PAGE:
J. Walter Thompson’s report on the region talks about ‘rebranding sexual wellness’, ‘mingling with the machine’ and ‘halal space food’
J. Walter Thompson Middle East and Africa’s Innovation Group released its sixth annual consumer trends report, covering the MENA region for 2018. The “Future 100 Trends and Change to Watch in MENA” captures key themes accelerating the pace of change for consumers in the fast and dynamic economies of Egypt, North Africa, Lebanon, Jordan, the Gulf and Saudi Arabia, spurring similarities with the West.
Authored by Mennah Ibrahim, MEA Director of the Innovation Group, the report is sliced into 10 main categories - Culture, Tech & Innovation, Travel & Hospitality, Brands & Marketing, Food & Drink, Beauty, Retail, Health, Lifestyle, and Luxury. Each trend in the Future 100 MENA Report is part of a growing phenomenon; that Middle Eastern consumers are increasingly identifying themselves as ‘global citizens’. With the universal nature of digital networks, the region is experiencing a significant move towards a post-hipster world, bringing a new spin on parenthood, money and lifestyle matters overall.
Rebranding sexual wellness: Trend #86
Sexual health is breaking out of its taboo status to become more aligned with health and wellbeing. “The Muslimah Sex Manual: A Halal Guide to Mind Blowing Sex”, is the first such guide written by a Muslim woman for women, addressing many of the misconceptions passed down by cultural standing. The tide on sexuality is fundamentally turning with wellness brands moving into the sexual health area.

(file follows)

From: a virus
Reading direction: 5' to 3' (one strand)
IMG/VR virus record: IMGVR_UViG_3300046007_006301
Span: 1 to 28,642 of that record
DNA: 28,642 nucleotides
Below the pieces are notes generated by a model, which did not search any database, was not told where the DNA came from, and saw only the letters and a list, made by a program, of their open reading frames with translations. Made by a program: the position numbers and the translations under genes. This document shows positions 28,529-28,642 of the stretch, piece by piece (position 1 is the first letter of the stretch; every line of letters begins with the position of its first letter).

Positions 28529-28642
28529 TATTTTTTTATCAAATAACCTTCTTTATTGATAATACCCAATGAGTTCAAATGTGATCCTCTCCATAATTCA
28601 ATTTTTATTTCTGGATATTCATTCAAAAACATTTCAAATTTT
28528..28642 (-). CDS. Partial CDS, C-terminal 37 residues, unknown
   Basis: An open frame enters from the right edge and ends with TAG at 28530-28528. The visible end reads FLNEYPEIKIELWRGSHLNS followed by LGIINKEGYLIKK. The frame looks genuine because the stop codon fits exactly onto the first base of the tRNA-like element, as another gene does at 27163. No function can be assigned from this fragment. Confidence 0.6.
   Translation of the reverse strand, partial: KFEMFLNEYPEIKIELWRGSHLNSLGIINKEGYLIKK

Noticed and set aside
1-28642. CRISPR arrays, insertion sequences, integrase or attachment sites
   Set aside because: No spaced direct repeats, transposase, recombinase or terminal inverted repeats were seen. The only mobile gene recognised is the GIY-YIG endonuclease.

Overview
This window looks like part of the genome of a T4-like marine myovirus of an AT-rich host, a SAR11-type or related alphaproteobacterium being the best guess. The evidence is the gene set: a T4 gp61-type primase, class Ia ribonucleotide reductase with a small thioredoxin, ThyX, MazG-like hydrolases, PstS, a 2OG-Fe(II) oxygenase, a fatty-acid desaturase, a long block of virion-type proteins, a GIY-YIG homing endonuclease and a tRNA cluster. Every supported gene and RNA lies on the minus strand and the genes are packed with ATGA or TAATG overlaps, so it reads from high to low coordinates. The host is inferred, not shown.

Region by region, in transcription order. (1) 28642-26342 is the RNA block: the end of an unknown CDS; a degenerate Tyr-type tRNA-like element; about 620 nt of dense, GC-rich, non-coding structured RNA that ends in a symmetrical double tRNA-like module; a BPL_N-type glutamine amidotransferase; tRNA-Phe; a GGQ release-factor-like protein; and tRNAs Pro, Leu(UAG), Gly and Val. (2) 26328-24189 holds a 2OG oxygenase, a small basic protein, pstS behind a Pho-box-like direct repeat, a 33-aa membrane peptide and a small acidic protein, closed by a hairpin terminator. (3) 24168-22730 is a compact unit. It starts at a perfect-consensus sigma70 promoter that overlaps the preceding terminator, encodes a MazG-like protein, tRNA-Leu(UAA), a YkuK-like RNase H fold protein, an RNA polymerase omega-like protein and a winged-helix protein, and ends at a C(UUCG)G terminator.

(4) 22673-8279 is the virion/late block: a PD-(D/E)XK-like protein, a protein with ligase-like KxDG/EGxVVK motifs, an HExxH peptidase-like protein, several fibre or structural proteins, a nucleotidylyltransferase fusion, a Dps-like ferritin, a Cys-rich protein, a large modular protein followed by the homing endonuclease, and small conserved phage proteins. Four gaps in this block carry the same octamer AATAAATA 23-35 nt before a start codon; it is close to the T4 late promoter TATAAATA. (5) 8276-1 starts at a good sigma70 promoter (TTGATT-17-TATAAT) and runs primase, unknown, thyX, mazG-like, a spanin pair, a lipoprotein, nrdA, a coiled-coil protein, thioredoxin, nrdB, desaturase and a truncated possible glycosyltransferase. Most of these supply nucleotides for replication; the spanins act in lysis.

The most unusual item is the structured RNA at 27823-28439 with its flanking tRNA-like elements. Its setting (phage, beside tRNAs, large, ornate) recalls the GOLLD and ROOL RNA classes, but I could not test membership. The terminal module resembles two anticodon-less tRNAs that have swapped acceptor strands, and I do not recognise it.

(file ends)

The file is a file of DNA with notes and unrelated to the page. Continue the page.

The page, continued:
Mingling with the machine: Trend #07
According to Accenture, 82% of UAE respondents cited the availability of AI anytime, as a key reason they prefer it to human interaction. At the Future Investment Initiative in Saudi Arabia, a humanoid robot demonstrated her capacity for human expression and interaction. At GITEX Dubai, Robo-cops keeping the peace and Robo-surgeons performing surgery over 5G, were a major highlight.
Halal space food: Trend #44
Saudi Arabia has invested $1 billion in Virgin Galactic, and Egyptian Mohammed Sallam is set to fly to the Red Planet as part of mission Mars One. With more Muslim astronauts travelling to space, Texas A&M University System plans to conduct research on halal food as part of its NASA program. “If there is a demand for Halal Food we will have research on it, to NASA requirements” said Mian Nadeem Riaz, NASA R&D director.
By women for women: Trend #10
Women are using social media, girl-focused platforms and messages of empowerment to create content and solutions for women, by women. In Saudi Arabia, Google expects this content to rise by 75% over 2016’s figures. Vlogger Njoud al Shammari said: “YouTube gives me the power to have a voice not only to express myself but to express what other women need, and what they feel needs to change in our society”.
Rebranding KSA: Trend #04
With a target of attracting 1.5 million foreign visitors by 2020, Saudi Arabia’s cultural reforms and relaxed tourist visa laws are already attracting foreign investors, who find that the country’s unexplored territories add to its mystique. Virgin Group founder Sir Richard Branson said: “This is an incredibly exciting time in the country’s history, and I’ve always felt that there’s nothing like getting a first-hand impression.”
Commenting on the report, Mennah Ibrahim said: “Borders are collapsing at the touch of technology, causing much faster trend evolution and similarities with the West, as the Middle Eastern consumer increasingly identifies as a ‘global citizen’. Last year, I wrote about the growing demand for brands and lifestyle products to offer Muslim-centric options of diverse identity, social justice and social impact. Interestingly, these recurring themes, along with other emerging trends, are now flowing faster in the opposite direction. This East to West exchange is making those trends’ influences felt across consumer categories around the globe – even in space.”